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Commission launches consultation on improving EU air quality policy
With up to 49% of Europeans living in areas where EU air quality objectives are still not met, air pollution is one of the main environmental worries facing EU citizens.
As part of a comprehensive review of Europe's air policies intended to set new long-term objectives beyond 2020, the European Commission is launching a public consultation on its current policy in this area. For the next twelve weeks, views are being sought on the strengths and weaknesses of the existing legislative framework and progress on its implementation. This web-based consultation is part of a broader process of reflection that will feed into a review due no later than 2013.
Environment Commissioner Janez Potočnik said: "Looking back at Europe's record in improving air quality, we have much to be proud of. But with 500 000 premature deaths associated with high air pollution from particulate matter, there is clearly much work still to be done. We need to start a discussion on the next generation of air quality objectives straight away."
The public consultation invites all interested parties to share their views on the best way to improve the EU's air quality legislation. It is divided into two parts – a short questionnaire for the general public and a longer section for experts and practitioners from national administrations, regional or local authorities, researchers, businesses, stakeholders, health, environmental and other groups involved in the implementation of EU air quality legislation.
This is the start of a broad consultation process as announced by the Commission in January 2011 (see MEMO/11/31). The Commission will continue its preparatory work and carry out another round of public consultations before presenting ideas on the future of EU air policy by 2013 at the latest.
EU air policy has a long history and is one of the success stories of environmental policy. According to the European Environment Agency's (EEA) State of the Environment Report emissions from all relevant air pollutants have decreased over the past 20 years. Emissions from certain pollutants have decreased significantly, with lead emissions for example being reduced by approximately 90%. EU legislation on industrial emissions, vehicle emissions and fuel quality has played a major part in this.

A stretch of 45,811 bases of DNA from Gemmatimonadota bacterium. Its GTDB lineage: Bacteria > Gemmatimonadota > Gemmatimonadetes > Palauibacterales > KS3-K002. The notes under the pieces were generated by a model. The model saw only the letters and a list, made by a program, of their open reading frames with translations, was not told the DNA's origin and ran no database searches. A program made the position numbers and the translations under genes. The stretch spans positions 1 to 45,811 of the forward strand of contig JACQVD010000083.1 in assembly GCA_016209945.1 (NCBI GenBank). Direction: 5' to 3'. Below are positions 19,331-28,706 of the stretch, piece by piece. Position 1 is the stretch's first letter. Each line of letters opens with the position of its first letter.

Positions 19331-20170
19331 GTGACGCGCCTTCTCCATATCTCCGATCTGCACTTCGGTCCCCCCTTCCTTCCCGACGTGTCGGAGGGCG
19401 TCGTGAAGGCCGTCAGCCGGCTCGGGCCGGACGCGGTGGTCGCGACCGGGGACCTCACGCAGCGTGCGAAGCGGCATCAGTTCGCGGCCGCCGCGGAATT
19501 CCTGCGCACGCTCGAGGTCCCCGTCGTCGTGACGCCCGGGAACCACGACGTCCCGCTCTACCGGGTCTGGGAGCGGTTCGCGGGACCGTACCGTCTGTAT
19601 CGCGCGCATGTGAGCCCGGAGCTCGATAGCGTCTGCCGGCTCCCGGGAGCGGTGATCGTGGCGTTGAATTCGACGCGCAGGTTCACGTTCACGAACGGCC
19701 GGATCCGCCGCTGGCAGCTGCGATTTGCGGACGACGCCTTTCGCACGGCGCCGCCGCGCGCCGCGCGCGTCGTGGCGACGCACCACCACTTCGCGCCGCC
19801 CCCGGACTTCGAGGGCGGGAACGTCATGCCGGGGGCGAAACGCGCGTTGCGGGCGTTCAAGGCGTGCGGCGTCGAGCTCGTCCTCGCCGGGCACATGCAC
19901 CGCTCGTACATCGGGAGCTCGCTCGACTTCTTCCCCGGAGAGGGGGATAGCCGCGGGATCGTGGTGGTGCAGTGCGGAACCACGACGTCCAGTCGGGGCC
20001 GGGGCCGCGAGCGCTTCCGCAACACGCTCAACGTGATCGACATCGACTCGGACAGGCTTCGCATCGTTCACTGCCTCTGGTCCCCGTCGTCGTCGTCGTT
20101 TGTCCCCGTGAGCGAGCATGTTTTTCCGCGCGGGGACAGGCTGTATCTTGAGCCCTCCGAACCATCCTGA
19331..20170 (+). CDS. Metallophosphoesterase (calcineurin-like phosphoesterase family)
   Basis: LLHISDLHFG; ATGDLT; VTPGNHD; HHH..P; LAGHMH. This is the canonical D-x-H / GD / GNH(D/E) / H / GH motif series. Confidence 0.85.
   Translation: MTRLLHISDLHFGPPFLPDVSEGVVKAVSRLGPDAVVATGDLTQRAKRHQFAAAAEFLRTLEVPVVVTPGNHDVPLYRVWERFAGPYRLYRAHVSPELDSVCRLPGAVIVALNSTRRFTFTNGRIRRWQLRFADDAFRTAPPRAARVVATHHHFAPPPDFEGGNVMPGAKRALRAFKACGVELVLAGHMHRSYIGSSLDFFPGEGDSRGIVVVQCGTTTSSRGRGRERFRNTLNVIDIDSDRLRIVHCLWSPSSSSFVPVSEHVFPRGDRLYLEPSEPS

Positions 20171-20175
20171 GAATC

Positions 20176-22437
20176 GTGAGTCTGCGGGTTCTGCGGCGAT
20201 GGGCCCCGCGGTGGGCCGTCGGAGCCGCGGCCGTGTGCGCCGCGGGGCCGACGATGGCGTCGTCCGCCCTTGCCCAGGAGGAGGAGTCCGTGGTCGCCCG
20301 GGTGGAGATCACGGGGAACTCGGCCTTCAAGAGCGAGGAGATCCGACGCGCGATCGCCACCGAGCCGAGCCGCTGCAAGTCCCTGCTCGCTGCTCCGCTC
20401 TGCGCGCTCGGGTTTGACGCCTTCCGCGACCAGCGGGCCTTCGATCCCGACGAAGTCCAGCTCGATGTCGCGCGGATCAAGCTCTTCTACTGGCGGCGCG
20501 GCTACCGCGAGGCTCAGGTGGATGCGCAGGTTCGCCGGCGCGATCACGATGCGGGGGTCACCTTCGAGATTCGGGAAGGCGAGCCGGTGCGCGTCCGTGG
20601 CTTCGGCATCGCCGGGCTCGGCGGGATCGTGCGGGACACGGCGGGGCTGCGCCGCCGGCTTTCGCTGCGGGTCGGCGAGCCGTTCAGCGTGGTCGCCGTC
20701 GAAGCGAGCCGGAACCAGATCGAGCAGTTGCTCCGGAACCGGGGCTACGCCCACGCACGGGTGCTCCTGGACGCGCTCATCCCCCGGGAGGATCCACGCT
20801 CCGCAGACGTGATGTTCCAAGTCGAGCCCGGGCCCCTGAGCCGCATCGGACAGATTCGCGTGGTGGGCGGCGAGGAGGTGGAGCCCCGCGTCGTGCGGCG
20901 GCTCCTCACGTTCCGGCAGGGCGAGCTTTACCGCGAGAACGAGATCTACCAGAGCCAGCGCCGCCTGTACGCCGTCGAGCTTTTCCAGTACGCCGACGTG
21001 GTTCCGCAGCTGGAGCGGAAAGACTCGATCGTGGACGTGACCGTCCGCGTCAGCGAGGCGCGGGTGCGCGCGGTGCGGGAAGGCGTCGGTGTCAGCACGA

But EU air quality is still some way short of the objectives of the 6th Environmental Action Programme, where the EU agreed "to achieve levels of air quality that do not give rise to significant negative impacts on and risks to human health and the environment."
In 2008, 45% of the EU's population still lived in zones exceeding the particulate matter (PM10) limit values, 49% in zones exceeding the annual NO2 limit value, and 46% in zones exceeding the O3 health target value. In addition, 20-30% of urban population are exposed to a range of exceedances.
The latest Eurobarometer on "Attitudes of European citizens towards the environment" (365) reveals that 36% of citizens list air pollution as one of their five main environmental concerns, while 40% mention pollution in towns and cities as the environmental issue that first comes to mind.
The consultation can be filled in at:
More details on EU air policy and its review: